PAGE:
ZERO WASTE VEGGIE PEEL FRITTERS
Serves 2 with leftovers. Cooking time: 30 mins
2.5 cups parsnip and carrot peels*, chopped finely (peels of approx 5 carrots and 4 small parsnips)**
Half a brown onion, finely diced
1/4 cup self raising flour
1 tsp ground tumeric
½ tsp ground cumin
½ tsp whole fennel Seeds
¼ tsp ground nutmeg
Salt and pepper (to taste)
For serving: Greek yoghurt, salsa or chutney
In a biggish bowl mix together the eggs, onion, parsnip and carrot peels and any other veg. Add the flour, turmeric, cumin, nutmeg, salt and pepper and mix well.
Heat a little vegetable oil in a non-stick fry pan on medium heat. Add heaped tablespoonfuls of the fritter mix in the pan pressing it flat into 1cm thick fritters before the mixture sets. Cook in batches for 2-3 mins per side or till golden.
Transfer to a paper-towel-lined plate and keep warm. Serve fritters with salad and greek yoghurt, salsa or chutney.
* You can swap in and out any of the following veggie peels with this recipe: potato, sweet potato, beetroot and zucchini (if you weirdly were peeling zucchini for some reason, though it might make the mix watery so add flour to counteract).
** If you’re peeling veg but don’t feel like fritters, the peels will store well in a ziplock if used within a few days.
Whenever you have a cauliflower with the outer leaves and stalks in tact it’s almost second nature to pull them all off and bin them. I started this process recently and noticed there was almost as much leaf as actual cauliflower. That got me thinking…there had to be a way to utilise them…
To clarify by ‘leaves’ I mean the green outer leaves and the stems they’re attached to. After a few experiments I whacked them in the oven with some seasoning I’d typically use on cauli. Once roasted, the leaves become incredibly crispy, in a kind of unexpected way. They taste like deep fried kale chips and nori (roasted seaweed, often used for sushi), while the stalks retained their cauliflower nuttiness.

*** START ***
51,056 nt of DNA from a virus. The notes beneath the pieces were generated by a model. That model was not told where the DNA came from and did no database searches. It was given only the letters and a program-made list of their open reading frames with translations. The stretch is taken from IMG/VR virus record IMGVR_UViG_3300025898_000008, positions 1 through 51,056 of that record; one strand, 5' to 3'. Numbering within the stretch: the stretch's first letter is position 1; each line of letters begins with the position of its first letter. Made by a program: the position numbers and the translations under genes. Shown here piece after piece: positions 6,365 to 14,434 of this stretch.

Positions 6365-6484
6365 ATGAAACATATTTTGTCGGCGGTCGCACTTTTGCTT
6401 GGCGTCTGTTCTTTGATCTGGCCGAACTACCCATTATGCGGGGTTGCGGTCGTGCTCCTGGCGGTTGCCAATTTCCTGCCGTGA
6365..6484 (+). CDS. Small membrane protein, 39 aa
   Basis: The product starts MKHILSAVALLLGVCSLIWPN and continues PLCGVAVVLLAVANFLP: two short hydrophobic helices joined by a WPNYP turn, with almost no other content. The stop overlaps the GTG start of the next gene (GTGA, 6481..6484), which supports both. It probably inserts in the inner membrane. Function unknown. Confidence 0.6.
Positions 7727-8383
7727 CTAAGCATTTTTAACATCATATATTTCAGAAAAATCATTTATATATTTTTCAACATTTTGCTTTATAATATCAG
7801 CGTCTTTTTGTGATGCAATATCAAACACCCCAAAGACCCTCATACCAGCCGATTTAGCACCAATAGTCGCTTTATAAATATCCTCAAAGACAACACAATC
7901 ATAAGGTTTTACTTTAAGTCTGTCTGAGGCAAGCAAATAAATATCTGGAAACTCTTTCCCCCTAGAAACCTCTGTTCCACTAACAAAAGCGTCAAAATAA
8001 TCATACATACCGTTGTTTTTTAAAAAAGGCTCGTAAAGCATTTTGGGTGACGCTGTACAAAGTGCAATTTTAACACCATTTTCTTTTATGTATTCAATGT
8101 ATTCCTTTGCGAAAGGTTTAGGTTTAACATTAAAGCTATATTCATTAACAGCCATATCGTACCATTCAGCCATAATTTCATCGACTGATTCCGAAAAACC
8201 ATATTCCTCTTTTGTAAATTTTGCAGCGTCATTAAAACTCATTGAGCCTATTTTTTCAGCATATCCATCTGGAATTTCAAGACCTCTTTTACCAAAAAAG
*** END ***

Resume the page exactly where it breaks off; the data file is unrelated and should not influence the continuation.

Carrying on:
I mixed the roasted cauliflower leaves into a little breakfast salad – but you could also enjoy them as a side, with other roasted veg or in a more substantial salad.
EASY CAULIFLOWER STEM BREAKFAST SALAD
Serves 1 as a light salad
INGREDIENTS Cauliflower leaves (middle stalk intact)
Salt and pepper
TO SERVE Fried egg
A few big handfuls of mixed salad leaves
Caramelised white balsamic
METHOD 1. Preheat oven to 200°C. Rinse the cauliflower leaves off and trim any woody ends off. Pat dry, then place on an oven tray. Drizzle with olive oil and toss well to coat.
2. Sprinkle cauliflower leaves with a bit of cumin, smoked paprika, chilli flakes, salt, pepper.
3. Pop into the hot oven for 10-15 minutes or until the leaves start to become golden and crispy. 10 minutes is enough for some light colour on them – while at 15 minutes they’ll look more like mine did with more char on the stalks and super crispy (almost deep fried looking) leaves.
4. To Serve: I tossed them with mixed salad leaves, a bit of caramelised balsamic and a fried egg on top.
I definitely want to have another play around with these next time I get a leafy cauli and I can’t believe how many times I’ve just mindlessly thrown these delicious stalks away. Never again.
Recently I visited my dad and he gave me a gift: An old sweet potato from the very back of his fridge. It was sprouting and looked mostly unsalvageable.
“Ummm… thanks… dad…?”
He pushed it into my hands, “You should plant it.”
I assumed this was another one of his harebrained ideas, but I googled it and was surprised to find that it’s a thing. There’s a bit more of a process to it than just digging a hole and chucking in your sprouting sweet potato though…
1. Grow the slips
Slips are long, vine-like and leafing growths near the tip of a sweet potato – and it’s these that sprout baby sweet potatoes for you to enjoy (you can actually grow up to 50 slips per half). To grow slips, use a new sweet potato or one that’s already begun sprouting by itself. Cut it in half and place each cut side down in a bowl, glass or jar half submerged with water (pictured below). Leave it in a warm place and change the water daily to keep it fresh. I left mine for 2 weeks.
2. Let the roots grow
Once the slips have developed nice and long, it’s time to separate them from the mamma potato so they can grow on their own. Carefully twist the slips off where they connect to the sweet potato and place them in a shallow container with a little water to cover the bottom half of the stems.
The roots will begin to grow and sprout leaves within a few days. When they’re 2-3 cm long they’re ready to be planted.